feature engineering is when you’re creating additional variables to answer questions.

So let’s say for example, your data is clean, it’s broken down by weeks, but what you really want to understand is the day or the hour.

So you you need to feature engineer additional variables to start to get to that level of granularity within your data set.

And this is the stuff that you do that, then you identify which variable to predict.

So you wouldn’t necessarily run a time series forecast against Facebook engagement if you’re trying to figure out revenue models.

So you need to make sure that again, it’s aligning with your strategy, and what’s the customer you’re trying to answer.

And then pretty straightforward, you create the prediction, and then you build a plan of action from the forecast.

So where else can you go wrong data quality.

So this is what we call the six C’s of data quality, you have to have clean data.

So prepared well free of errors, you need to get any sort of extraneous characters or anomalies out of your data set, it needs to be complete, no missing information.

So if you have five years of data that you have one week that happens to be missing, it’s not a complete data set, and it will throw off your full time series forecast, and used to be comprehensive, so it must cover the questions being asked.

So again, think back to that.

What’s the question that I’m trying to answer? Again, you wouldn’t necessarily pull Facebook data if you’re trying to answer revenue questions or financial questions or staffing questions.

So not any data set will answer the question.

It needs to be chosen with a purpose and then chosen data.

So nowhere relevant or confusing data.

So you may pull a data set that has a lot of extraneous information in it, that really has no bearing on the question that you’re trying to answer.

It also needs to be credible.

So one of the things that people fall short on and this is a whole separate conversation is analytics governance.

And so the governance piece is who owns it? who cleans it? How does it get updated, those types of things? How is it collected, and a lot of companies don’t have that level with their own data, so they don’t have the confidence in it.

If you’re using third party data sets, any good quality third party data set should have documentation around the credibility of how they’re collecting data around their analytics process.

And then lastly, without it being calculable, these first five steps become irrelevant.

So it needs to be calculable, must be workable and usable by the business.

So it needs to be in the right format, it needs to be something that you can directly import into your machine learning models into your SPSS model, whatever the methodology is, and then a lack of follow through.

So let’s say you put all of that time and effort into building your time series forecast, you go plan your strategy, you create the action plan, and then it just collects dust on the shelf.

That happens a lot happens with all of us happens to me, you know, you get really excited about this thing.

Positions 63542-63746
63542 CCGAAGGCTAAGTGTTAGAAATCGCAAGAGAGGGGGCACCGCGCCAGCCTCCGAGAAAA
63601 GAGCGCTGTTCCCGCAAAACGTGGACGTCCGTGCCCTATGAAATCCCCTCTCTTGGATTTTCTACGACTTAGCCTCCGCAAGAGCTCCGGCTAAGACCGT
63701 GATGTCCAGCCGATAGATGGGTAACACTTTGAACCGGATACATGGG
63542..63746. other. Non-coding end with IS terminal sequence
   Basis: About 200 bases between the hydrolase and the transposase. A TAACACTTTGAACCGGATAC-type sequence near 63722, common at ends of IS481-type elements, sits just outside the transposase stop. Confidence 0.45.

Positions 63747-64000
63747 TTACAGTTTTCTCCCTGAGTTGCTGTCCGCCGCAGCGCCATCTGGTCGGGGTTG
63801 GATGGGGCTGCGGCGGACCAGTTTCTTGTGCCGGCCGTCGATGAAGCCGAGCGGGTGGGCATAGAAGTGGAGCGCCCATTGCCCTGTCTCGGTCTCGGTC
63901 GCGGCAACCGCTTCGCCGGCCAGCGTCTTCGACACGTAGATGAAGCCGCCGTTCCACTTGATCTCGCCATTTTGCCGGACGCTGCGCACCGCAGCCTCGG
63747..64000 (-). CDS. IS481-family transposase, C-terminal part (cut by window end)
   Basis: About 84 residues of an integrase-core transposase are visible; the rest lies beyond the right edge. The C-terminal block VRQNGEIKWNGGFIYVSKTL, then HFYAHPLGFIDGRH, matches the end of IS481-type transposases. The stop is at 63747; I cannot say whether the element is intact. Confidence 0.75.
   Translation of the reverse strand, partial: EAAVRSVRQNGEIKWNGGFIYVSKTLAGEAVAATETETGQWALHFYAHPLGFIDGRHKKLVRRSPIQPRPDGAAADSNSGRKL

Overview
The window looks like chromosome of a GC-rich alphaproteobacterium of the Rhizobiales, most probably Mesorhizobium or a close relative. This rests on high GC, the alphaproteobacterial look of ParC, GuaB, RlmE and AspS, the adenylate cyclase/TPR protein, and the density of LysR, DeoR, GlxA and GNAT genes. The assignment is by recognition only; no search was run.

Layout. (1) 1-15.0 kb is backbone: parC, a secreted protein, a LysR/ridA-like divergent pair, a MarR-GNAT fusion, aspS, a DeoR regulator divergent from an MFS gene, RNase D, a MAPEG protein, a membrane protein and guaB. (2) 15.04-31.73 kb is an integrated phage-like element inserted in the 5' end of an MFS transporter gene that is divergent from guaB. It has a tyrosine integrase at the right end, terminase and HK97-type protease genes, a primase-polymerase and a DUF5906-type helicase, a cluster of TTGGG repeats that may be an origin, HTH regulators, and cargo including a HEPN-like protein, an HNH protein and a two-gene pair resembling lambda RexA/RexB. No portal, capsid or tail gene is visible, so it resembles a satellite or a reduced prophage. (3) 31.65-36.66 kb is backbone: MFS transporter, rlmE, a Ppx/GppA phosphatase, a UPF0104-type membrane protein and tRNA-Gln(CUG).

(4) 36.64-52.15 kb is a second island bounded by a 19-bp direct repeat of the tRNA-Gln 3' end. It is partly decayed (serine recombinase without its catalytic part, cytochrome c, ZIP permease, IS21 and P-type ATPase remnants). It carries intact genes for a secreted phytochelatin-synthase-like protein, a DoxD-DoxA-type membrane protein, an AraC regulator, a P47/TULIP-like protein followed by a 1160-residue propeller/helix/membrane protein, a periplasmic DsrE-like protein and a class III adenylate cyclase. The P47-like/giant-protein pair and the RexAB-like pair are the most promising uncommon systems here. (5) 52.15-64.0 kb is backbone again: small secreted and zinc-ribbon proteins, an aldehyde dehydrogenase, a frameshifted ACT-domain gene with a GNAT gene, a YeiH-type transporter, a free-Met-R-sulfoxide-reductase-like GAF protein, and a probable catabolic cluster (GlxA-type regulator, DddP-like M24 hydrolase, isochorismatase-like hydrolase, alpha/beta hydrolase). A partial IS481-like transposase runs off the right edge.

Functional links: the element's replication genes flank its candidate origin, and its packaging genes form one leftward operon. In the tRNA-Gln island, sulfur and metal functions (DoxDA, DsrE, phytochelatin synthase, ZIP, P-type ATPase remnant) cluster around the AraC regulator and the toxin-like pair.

And then nothing happens.

So whether that’s resources time, whatever the thing is, and so that unfortunately happens.

And then you can’t measure it, you don’t know what happened.

And then you still sort of go back into those old habits of guessing of, well, we’ve always kind of done it this way, let’s continue to do it this way.

And then too much too soon.

So there’s this phrase that I kind of look kind of hate called this, boil the ocean, you can’t boil the ocean, you can only do one little cup at a time.

And I would recommend starting that way where the time soon as forecast, do a proof of concept, do something small so that you can see what it looks like to use that type of data to inform your plans.

And then you can demonstrate to your managers here C suite to your clients and customers.

This is what it looks like when we use this type of data.

These are the results.

So I would recommend not too much too soon.

But start with a smaller project, we can really control every piece of it.

So what can’t you predict? I want to be clear about this because a lot of the items on this list, there are ways to do some predictions on these things.

But using this particular methodology, this simple time series forecast, you cannot predict these things.

So things that are unpredictable things that have never happened.

Trying to forecast a presidential election with a time series forecast is a bad idea.

There have been no two identical presidential elections in order to give you a rich enough data set to predict the outcome.

There are other more sophisticated models, but this one is not it.

Things that have too many inputs.

Stock Market.

For example, if people had figured out how to predict the stock market using this time series forecast, I would not be here I would be on a private island, I would be elsewhere I would forget all of you exist.

If you could predict using that time series forecast, people would have figured it out already people are trying to figure it out.

And then lastly, you can’t predict anomalies.

So on September 10th, nobody could have said what was going to exactly happen on the 11th.

There was no time series forecasting model that could have told you, we’ve gotten better with some types of predictions, early indicators.

But this particular time series forecasts cannot do that.

Same thing with housing market crashes, stock market crashes, things that affect the market sort of f4 sets.

So I give you just a couple of customer stories.

So really sort of like pull it together.

So you have a better understanding of how my team has used time series forecasting and some of these third party data sets.